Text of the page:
India

Reaching mobile populations with polio vaccine in India

UNICEF Image
© UNICEF India/2010
An elderly woman from Lohar confirms to the visiting mobile health team that all children in the community were administered oral polio vaccine during the 'Pulse Polio' drive supported by UNICEF India.

By Sumita Thapar

LUCKNOW, India, 14 April 2010 – A recent polio immunization campaign in the Indian state of Uttar Pradesh succeeded in treating some of the most difficult-to-reach families in this area – mobile labourers.

In Aligarh district, an extended nomadic family of 25 adults and 10 children set up tents in an open space off the main road. The family hails from Lohar but has been working in Uttar Pradesh for generations.

The eldest woman in the family emerged from the tent and approached the visiting mobile health team. “We have given polio drops to our children,” she said. The polio vaccination team came a day before, she explained, “and all the children were vaccinated.”

UNICEF Image
© UNICEF India/2010
A mother and her daughter, from a family of mobile labourers, sit in their temporary settlement in Uttar Pradesh, India.

Reaching underserved groups

The ‘Pulse Polio’ drive – an immunization campaign supported by the Government of India, UNICEF and other partners – is making strides in reaching nomadic families like the ones in Aligarh. During every polio round across this district, health workers visit more than 100,000 homes, covering over 85,000 children under the age of five.

Uttar Pradesh is India’s most populous state, with some 191 million residents, an estimated 5 per cent of whom are from mobile communities. The state reported 602 of the total 741 polio cases that were registered in the country in 2009, including 30 cases reported in Aligarh district.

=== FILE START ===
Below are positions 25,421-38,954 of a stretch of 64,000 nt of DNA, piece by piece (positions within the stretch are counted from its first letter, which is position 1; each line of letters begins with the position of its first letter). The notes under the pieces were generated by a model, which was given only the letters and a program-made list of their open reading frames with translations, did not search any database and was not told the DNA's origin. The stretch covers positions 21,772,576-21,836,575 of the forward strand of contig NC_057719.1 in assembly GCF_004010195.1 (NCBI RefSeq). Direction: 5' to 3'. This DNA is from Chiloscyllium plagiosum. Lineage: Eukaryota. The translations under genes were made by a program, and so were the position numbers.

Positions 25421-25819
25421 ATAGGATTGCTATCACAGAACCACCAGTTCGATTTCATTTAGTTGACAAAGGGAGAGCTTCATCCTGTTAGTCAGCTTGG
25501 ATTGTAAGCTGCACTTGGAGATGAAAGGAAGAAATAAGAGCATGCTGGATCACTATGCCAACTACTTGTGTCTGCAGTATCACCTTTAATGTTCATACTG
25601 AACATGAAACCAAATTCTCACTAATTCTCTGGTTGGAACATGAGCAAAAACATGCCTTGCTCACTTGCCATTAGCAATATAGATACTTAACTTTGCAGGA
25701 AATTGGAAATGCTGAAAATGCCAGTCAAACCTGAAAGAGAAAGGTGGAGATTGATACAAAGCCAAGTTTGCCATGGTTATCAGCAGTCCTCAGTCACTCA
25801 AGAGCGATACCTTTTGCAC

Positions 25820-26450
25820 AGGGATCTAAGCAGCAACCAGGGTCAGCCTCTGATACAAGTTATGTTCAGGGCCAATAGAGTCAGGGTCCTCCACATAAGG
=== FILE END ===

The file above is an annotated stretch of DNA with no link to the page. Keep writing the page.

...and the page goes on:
Zubeida Shahnaz works as an ‘underserved co-ordinator’ with UNICEF’s Social Moblization Network – a web of thousands of local mobilizers integral to ensuring vaccination coverage. Ms. Shahnaz’s role is to coordinate immunization for nomads, migrants and minority groups in her district.  

UNICEF Image
© UNICEF India/2010
Family member of labourers hailing from Bihar state stand in their temporary settlement in Uttar Pradesh, India. All the children from this mobile community were administered polio vaccines during the government- and UNICEF-supported 'Pulse Polio' drive.

“These nomadic groups and other migrant communities are constantly on the move and cannot be covered by booths or house-to-house visits,” said Ms. Shahnaz, adding that nomads are often suspicious of authority. “The challenge lies in ensuring that no child gets missed in this mobile community.”

A crucial link to eradication

Mobile teams consisting of an ‘anganwadi’ (day care) worker and an auxillary nurse-midwife arrive at each temporary settlement. They administer oral polio vaccinations and make sure to re-visit the site over the following weeks in order to ensure that all the children have been reached.

At a brick kiln site in Aligarh district, some 80 labourers – along with their 45 children – live in a temporary settlement. All the children from the community have just been immunized against polio. The labourers come to Uttar Pradesh each September and stay until the onset of the monsoon rains in June.

With over 15 per cent of polio cases in 2009 occurring in migrant communities, reaching them remains a crucial link to securing polio eradication in India.


 

 

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